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port o cath/ decision needed

oneagleswings
Posts: 425
Joined: Jan 2005

As you may have guessed by the recent posts -my husband has to make a decision by Monday- we live in Canada and at present avastin ,while approved, is not widely available so his 2 options are
1) enroll into a clinical trial with FOLFIRI + avastin every 2 weeks and in order to do that he needs a port a cath put in with a 44 hour pump
2) start with xeloda (oral 5FU) and irinotecan (CPT-11-camptosar) every 3 week and add the avstin when it arrives in Canada at a private clinic in Toronto- (no pump) but there is no real guarantee when the avastin will clear customs and be available

Quality of life comes into play here since he of course would prefer to only be tied to chemo every 3 weeks (with no continuous pump) rather than every 2 weeks with a pump...but if he does not put in the port o cath Monday then he can't do the clinical trial...and what if avastin gets held up at the border for months

I wish someone would take us by the hand and help to make the right decision...

He is very reluctant about the port o cath...what does it look like once implanted?
Thank you so very much for any replies.
Bev

kerry's picture
kerry
Posts: 1317
Joined: Jan 2003

Hi Bev,

I have had 2 ports implanted, one when I was originally diagnosed and the second with my recurrance. I would do it again if needed, it sure makes it much easier to receive chemo and not mess up your veins and arms. Just my opinion. My port was my best friend during chemo!

Kerry

mindy10
Posts: 183
Joined: Jul 2005

Hi Bev, I just wanted to let you know that my dad has the port and he never has had any problems with it. You can only hear it at night pumping when it is real quiet in bed. There is a little port in his neck area. Then A tube goes into the neck area and the bag clips onto your pants. Its not as bad as it sounds. Any questions feel free to email me. Mindy

jana11
Posts: 708
Joined: May 2004

Well Bev, I just got my portacath put in 8 days ago. In the past I had central lines and just cleaned them 2x/wk and kept them sterile. BUT, I have eczema and the tape played havoc on my poor skin - causing terrible rashes and lots of itching.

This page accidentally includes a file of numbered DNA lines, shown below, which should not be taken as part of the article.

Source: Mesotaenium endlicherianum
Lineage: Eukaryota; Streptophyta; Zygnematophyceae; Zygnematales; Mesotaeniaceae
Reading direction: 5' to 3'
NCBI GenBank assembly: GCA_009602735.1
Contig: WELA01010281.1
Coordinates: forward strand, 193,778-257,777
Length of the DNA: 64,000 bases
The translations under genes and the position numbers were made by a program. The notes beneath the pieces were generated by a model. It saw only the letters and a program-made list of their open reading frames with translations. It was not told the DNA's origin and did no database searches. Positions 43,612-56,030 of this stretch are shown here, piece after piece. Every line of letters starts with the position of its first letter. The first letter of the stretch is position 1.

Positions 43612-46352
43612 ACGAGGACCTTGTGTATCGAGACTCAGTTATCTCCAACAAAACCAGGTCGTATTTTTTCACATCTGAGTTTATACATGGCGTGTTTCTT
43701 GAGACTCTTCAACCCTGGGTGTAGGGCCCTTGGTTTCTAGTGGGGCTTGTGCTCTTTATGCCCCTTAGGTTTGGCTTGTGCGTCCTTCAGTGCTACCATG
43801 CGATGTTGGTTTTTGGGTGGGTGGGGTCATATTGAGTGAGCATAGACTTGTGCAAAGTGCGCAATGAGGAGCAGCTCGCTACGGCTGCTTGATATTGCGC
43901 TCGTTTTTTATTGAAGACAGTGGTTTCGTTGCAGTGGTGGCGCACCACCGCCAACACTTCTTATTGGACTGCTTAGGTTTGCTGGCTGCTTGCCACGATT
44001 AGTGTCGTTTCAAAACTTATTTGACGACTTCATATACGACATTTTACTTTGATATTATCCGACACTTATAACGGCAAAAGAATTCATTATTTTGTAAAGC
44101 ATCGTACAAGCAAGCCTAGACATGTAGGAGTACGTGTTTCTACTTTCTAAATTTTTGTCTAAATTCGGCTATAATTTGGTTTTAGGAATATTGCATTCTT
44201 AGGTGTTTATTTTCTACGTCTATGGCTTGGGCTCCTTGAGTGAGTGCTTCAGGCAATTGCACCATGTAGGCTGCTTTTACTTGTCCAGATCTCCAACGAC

I decided to get the portacath put in. THe procedure was easy! No problems, but they put tegaderm over it and the rotten tape burned my skin!! The cath sticks up < 1cm - the needle they use to access the port is 3/4 inch and it sticks out. I have a tiny incision that is still under steristrips. I never took any pain meds, but I am a very stoic person. So far so good. I do not know about the 44hour pump. I am getting CPT-11 and erbitux at the hospital once a week, but the whole process takes about 6 hours.

I hope this helps. I am glad I got the portacath. Once it heals I can go swimming and get wet and not worry about keeping everything sterile and dry. :)

I hope your hubbie is able to make a good decision that he is comfortable with. I THINK I would want to get the avastin in me ASAP, but it is not me.. good luck.

jana

taraHK
Posts: 1961
Joined: Aug 2003

Hi Bev,
This is a tough decision and I certainly don't have the answer for you. But I am happy to share my own perspective ('bias'?). I lean towards choosing the tx which appears to have the best success (with reasonable side effects). Quality of life issues are both real and important. But, it is amazing what one can adapt to. I am currently receiving chemo every 2 weeks, I have 48 hr infusion while hospitalized, and have a Hickman catheter. I was not too happy about any of these things initially but I am coping OK with it all now. I have heard generally good things about the portacath.